They may not fly, breathe fire, or perch atop a pile of gold, but the dragons of Australia’s seas are still a wonderful sight to behold. They roam a beautiful and mysterious world, amid forests of kelp and dazzling marine life. While it may not be solid gold, their stunning underwater environment itself is their treasure.
Meet the seadragons:
Seadragons are relatives of seahorses and pipefish, and there are currently three known species – leafy, weedy, and ruby. They perhaps sound like characters from a children’s book at first, so let us give you a bit more scientific background.
Leafy (Phycodurus eques) is rather spectacular in its resemblance to leafy seaweeds. Not only can it be easily mistaken for a floating patch of seaweed due to its appearance, it even appears to mimic the movement of weed in the water, drifting with the currents. They can be found along the southern coast of Australia, and are classed as Near Threatened by the IUCN.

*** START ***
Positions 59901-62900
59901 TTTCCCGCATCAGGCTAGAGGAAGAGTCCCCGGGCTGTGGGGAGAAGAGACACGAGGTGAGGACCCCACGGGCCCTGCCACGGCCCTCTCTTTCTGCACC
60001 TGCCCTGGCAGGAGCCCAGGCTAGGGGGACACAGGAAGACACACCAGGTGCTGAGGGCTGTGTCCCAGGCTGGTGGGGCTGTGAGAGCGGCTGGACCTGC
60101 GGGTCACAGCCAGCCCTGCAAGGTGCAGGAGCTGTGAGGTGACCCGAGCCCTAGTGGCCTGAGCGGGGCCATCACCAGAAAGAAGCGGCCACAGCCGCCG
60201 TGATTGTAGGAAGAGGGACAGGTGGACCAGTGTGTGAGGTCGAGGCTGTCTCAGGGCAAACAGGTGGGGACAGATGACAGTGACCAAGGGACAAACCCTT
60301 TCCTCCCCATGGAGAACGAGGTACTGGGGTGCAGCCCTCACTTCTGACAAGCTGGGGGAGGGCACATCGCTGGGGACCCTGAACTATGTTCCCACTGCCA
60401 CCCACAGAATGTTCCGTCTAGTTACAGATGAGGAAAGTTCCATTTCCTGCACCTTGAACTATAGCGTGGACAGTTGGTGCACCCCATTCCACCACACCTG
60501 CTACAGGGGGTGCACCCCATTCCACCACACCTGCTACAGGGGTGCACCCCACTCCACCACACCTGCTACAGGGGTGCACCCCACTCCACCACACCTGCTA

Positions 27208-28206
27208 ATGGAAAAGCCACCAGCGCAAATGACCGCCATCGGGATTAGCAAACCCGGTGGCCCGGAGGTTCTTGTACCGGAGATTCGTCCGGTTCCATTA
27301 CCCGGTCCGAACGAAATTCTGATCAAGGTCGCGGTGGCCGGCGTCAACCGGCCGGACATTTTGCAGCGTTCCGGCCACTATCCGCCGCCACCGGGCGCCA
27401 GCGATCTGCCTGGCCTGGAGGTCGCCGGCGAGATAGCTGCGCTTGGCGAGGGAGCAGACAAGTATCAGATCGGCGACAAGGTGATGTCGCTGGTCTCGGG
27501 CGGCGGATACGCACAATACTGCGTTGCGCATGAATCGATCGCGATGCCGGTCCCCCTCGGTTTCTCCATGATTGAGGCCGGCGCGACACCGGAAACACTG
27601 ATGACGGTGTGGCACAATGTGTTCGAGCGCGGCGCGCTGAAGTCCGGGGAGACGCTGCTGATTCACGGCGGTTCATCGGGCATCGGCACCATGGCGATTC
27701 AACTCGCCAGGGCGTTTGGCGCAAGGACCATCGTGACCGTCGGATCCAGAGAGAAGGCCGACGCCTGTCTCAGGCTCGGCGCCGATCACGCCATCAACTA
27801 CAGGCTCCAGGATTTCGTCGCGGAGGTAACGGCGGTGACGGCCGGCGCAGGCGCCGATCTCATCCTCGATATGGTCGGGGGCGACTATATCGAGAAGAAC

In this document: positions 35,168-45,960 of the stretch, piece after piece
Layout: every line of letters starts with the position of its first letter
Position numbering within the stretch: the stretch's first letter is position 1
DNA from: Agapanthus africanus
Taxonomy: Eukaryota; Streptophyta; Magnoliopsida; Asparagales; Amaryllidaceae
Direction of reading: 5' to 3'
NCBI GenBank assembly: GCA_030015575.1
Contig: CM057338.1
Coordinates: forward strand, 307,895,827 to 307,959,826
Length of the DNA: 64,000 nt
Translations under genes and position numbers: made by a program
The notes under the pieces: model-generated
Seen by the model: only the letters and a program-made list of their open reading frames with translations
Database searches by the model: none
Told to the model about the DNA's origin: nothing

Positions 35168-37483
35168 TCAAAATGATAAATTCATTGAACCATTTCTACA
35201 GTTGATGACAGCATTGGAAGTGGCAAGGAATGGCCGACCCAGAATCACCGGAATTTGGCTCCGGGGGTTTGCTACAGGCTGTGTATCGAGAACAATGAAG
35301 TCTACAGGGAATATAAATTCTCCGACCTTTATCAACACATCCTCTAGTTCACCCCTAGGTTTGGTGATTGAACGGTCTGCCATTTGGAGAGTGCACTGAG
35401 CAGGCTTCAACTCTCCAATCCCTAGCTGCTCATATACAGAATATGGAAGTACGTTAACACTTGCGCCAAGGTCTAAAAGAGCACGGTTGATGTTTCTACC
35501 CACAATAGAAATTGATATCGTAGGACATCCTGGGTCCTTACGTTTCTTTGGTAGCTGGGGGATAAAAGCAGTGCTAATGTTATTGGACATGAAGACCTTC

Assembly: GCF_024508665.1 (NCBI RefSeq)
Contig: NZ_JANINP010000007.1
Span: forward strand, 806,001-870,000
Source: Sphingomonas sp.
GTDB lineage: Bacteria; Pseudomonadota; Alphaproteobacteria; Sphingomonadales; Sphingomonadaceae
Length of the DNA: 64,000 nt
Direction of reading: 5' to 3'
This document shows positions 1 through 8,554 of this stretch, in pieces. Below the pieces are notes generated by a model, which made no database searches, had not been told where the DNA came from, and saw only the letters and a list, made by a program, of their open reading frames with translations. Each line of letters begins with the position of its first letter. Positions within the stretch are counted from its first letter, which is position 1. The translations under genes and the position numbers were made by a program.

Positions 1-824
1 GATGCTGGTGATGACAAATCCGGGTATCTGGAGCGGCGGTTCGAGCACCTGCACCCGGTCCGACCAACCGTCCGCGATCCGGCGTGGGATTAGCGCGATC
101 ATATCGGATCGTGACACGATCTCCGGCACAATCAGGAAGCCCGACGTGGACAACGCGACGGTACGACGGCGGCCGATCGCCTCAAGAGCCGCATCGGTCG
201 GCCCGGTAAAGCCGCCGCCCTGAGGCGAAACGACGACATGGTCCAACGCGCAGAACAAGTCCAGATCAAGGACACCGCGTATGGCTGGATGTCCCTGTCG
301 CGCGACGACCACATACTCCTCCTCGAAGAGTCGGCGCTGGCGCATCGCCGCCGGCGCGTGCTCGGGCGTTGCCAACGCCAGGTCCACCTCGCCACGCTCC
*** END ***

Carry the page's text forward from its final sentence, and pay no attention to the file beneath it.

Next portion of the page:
Weedy (Phyllopteryx taeniolatus) is also camouflaged, though not to the extent of the leafy seadragon. It too has appendages that resemble leaves, but it is often brighter colours, showing off vivid shades of yellow and purple. It roams the southern coast of Australia and Tasmania, and, like leafy, is classed as Near Threatened.
Last but not least, there is ruby (Phyllopteryx dewysea) the latest member of the family. Ruby was only described in 2015, and was named for its stunning deep red colouration. This seadragon is found in the waters off the south-west coast of Australia, and it is believed the ruby-coloured body may help it remain undetected in deeper waters.
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